Most of you know I’m a fan of the sitemaps.org project. I love that the major search engines (Google, Yahoo, MSN, and now Ask) are all collaborating on supporting this standard.
Google just announced that there have been some important updates to the project. Most notable to me is the fact that they’ve added another method of notifying the search engines of your sitemap XML file’s location.
Previously, we had these two methods for submitting sitemaps to search engines:
- Upload it via the search engine’s webmaster tools interface
- Send an HTTP request or ping to the search engine
A third method is now supported. The robots.txt file can contain a search engine directive specifying the sitemap XML file’s location, like this:
The addition of this one line of text will tell the search engine where to find your sitemap XML file.
The previous methods are still supported and there is value in using a combination of them. Our content management system, for example, has had support for sitemap XML built in for quite some time now so we’ll soon be adding support for this new robots.txt method.
Here is my breakdown of the value provided by each method.
Submit via the Interface
This gives you visual confirmation that the sitemap you uploaded was valid and received by the search engine. It also shows the date last uploaded. There are services out there that will generate a sitemap XML file based on your website URL which you can then upload into your webmaster account.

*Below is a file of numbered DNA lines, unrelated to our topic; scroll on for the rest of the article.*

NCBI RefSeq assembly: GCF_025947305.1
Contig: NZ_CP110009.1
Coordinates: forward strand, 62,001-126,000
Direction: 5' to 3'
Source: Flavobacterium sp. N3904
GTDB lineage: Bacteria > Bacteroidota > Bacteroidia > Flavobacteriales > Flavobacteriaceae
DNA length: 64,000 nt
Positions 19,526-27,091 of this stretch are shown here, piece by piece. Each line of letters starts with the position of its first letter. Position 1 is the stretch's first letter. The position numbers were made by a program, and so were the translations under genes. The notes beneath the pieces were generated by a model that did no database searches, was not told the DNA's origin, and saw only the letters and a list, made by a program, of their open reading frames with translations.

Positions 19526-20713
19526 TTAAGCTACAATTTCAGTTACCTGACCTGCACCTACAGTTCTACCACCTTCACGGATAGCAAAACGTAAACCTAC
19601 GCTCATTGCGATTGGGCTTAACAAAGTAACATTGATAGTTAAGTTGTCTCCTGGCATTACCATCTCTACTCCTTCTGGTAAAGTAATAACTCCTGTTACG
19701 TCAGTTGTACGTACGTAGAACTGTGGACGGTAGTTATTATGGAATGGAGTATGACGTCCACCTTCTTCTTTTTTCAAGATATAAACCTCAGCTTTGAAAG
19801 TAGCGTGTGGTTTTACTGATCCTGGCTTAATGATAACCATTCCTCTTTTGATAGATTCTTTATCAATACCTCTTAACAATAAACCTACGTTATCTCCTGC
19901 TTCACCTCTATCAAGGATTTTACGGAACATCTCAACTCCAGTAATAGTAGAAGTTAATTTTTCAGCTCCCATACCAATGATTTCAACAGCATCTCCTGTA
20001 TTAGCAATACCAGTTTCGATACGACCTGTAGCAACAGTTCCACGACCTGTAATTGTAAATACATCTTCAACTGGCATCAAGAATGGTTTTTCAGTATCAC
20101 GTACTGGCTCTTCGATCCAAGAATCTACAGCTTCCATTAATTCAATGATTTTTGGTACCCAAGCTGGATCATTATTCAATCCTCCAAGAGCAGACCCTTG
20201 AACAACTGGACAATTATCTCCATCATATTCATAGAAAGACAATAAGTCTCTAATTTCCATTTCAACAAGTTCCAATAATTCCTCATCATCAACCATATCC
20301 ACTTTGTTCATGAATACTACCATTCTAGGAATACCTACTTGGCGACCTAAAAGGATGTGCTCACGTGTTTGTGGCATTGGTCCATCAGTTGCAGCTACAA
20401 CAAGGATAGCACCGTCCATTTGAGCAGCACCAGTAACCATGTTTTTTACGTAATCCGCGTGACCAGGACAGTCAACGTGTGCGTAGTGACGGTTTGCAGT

Send an HTTP Request
This is great for a systems-level approach because it can be done programmatically. It also has the advantage of being a “push” method which means no waiting around for the search engine spiders to show up and find your new sitemap file. Using this method requires some programming; it isn’t easily done manually.
For example, Tweak will update your sitemap XML file and send a ping to the search engine when you make changes to your website. This could be done manually but would be pretty cumbersome.
This is great for both a systems-level approach and a manual approach. It’s easy enough to crack open a robots.txt file, add the single line, and save your changes to the server. It has the disadvantage of being a “pull” method meaning you have to wait for the search engine spiders to pull a copy of your robots.txt file. Overall it’s the simplest, cleanest method though and unless your site is brand new the search engines are probably spidering it often enough to negate this concern.